Connecticut Audbon Society

 

Connecticut Audubon supports the new Migratory Bird Protection Act

Snowy Owl photo by Patrick Comins.

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February 12 Update: Great news from 2 of Connecticut’s Congressional Districts: Representatives Rosa DeLauro and Jahana Hayes have become co-sponsors of HR 5552.

January 10, 2020 – A new version of the Migratory Bird Protection Act introduced this week in the U.S. House of Representatives would halt the recent rollback of regulations and standards that have protected birds for a century.

The Connecticut Audubon Society is strongly supporting the legislation and is urging Connecticut’s House members to become co-sponsors.

Please let your Representative know that you would like him or her to co-sponsor the bill.

The new legislation (H.R 5552) is necessary because in 2018 the U.S. Department of the Interior changed the way the law was enforced. The department said it would no longer be a violation to “incidentally” kill birds during the course of doing business. Only “intentional harm” would count.

This meant that if birds died during a construction or mining project, for example, companies or individuals would be responsible only if they meant to kill the birds.

If a company repairing a highway bridge destroyed a Peregrine Falcon’s nest, it would be responsible only if the intent of the work was to destroy the nest.

If a gravel mining company wiped out a colony of Bank Swallows, it would be responsible only if the intent was to destroy the colony.

If a municipality raked a beach in mid summer and destroyed a colony of Least Terns, it would be responsible only if the intent was to destroy the colony.

Semipalmated Sandpiper. Photo courtesy of Frank Mantlik.

Until the recent reinterpretation, the Migratory Bird law was incredibly successful in mitigating and minimizing harmful incidental takes of migratory birds and was among the most important and successful pieces of legislation protecting wildlife in the country.

The new law would restore the original standards. It would also allow companies to take steps to protect birds and therefore avoid penalties for “incidental take.” Audubon has published a comprehensive explanation of the new legislation, and the New York Times published an article in December that serves as an explanation of why the new legislation is essential.

Connecticut Audubon Executive Director Patrick Comins sent the following letter today to U.S. Rep. Rosa DeLauro, Rep. Jim Himes, Rep. John Larson, Rep. Joe Courtney, and Rep. Jahana Hayes.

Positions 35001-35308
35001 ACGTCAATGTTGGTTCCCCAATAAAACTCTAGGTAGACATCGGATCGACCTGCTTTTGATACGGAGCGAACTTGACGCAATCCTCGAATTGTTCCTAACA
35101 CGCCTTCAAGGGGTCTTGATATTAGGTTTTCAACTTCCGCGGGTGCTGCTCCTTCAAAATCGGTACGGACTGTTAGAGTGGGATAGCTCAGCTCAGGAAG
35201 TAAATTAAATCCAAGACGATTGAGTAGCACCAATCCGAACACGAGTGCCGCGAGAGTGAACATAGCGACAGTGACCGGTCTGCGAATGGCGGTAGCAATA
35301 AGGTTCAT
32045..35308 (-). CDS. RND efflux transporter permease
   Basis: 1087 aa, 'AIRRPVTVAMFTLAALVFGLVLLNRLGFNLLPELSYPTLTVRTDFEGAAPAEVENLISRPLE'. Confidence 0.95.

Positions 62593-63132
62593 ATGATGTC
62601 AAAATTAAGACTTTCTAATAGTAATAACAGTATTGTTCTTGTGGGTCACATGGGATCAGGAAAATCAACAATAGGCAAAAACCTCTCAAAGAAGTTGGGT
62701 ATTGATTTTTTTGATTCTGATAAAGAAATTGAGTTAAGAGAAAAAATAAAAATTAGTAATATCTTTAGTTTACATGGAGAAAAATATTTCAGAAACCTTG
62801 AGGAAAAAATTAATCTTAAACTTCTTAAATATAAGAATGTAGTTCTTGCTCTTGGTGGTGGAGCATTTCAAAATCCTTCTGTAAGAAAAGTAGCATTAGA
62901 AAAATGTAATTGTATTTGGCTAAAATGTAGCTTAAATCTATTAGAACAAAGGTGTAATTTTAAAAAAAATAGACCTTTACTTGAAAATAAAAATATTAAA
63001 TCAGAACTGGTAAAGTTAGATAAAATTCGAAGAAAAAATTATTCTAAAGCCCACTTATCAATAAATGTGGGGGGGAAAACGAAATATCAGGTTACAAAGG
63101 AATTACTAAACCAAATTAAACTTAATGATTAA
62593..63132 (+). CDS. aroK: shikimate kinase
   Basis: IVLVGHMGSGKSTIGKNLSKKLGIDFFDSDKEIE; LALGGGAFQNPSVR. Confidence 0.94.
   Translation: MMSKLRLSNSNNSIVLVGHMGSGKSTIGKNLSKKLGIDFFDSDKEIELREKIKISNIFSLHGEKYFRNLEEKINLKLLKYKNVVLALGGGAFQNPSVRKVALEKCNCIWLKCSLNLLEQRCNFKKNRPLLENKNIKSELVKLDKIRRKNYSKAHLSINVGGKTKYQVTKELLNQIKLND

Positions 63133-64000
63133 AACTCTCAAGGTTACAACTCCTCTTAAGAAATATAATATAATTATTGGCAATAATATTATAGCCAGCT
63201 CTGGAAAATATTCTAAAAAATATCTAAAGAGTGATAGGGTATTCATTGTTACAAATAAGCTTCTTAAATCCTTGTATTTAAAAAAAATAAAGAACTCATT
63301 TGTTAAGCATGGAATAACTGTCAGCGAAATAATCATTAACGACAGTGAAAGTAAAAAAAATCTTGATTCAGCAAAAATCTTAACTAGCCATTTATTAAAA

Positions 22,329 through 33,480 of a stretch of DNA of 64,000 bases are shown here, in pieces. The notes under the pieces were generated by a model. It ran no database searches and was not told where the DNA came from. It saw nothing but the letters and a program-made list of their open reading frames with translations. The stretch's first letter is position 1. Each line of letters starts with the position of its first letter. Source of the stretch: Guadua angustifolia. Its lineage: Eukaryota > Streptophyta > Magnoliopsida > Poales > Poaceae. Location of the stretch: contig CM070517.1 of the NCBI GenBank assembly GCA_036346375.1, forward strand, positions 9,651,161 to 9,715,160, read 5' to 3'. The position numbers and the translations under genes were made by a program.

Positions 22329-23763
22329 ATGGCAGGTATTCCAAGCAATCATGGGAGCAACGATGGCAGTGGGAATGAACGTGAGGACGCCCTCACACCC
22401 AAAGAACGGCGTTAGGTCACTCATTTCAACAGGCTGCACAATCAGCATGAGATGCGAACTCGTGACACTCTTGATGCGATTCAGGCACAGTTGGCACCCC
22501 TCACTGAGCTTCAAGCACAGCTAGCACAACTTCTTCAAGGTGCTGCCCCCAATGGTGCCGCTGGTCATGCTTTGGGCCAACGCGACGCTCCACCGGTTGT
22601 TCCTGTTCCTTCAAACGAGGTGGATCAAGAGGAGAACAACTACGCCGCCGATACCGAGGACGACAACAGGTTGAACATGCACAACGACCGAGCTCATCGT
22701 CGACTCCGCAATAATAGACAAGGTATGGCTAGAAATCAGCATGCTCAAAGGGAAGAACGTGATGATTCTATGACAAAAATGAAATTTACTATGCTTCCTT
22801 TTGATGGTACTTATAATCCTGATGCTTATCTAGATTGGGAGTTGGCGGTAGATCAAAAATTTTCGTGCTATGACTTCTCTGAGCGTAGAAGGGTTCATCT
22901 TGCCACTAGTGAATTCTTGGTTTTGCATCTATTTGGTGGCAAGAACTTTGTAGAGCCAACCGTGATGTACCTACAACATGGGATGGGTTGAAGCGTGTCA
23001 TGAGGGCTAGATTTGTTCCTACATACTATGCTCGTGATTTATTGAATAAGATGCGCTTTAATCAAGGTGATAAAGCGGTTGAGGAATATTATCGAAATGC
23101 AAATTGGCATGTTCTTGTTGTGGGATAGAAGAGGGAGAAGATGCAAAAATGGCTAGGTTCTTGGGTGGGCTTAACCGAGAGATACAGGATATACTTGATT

I am writing today on behalf of the Connecticut Audubon Society to request that [you] sign on as a cosponsor of an important piece of bipartisan legislation, H.R. 5552, the Migratory Bird Protection Act.  This act would restore important protections for migratory birds by amending the Migratory Bird Treaty Act to affirm that the Act’s prohibition on the unauthorized take or killing of migratory  birds includes incidental take by commercial activities, and to direct the United States Fish and Wildlife Service to regulate such incidental take. 

The Migratory Bird Treaty Act has been a cornerstone of bird conservation efforts since its passage in 1918.  It was recently weakened considerably by the Department of Interior’s opinion that the act only covers intentional harm to migratory birds. This reversed a decades long policy of enforcing incidental take by requiring businesses to minimize the killing of native birds through the course of their business activities. 

The act has been incredibly successful in mitigating and minimizing harmful incidental takes of migratory birds and has been among the most important and successful pieces of legislation protecting wildlife in the country.

Because this issue is so important to our members, we will be asking them to contact your office to show their support for this legislation.  We hope that the Congresswoman will join a bipartisan coalition of representatives by cosponsoring and supporting this critical piece of legislation.   Thank you so much for your consideration.

Sincerely,
Patrick M. Comins
Executive Director

 

 

 

 

 

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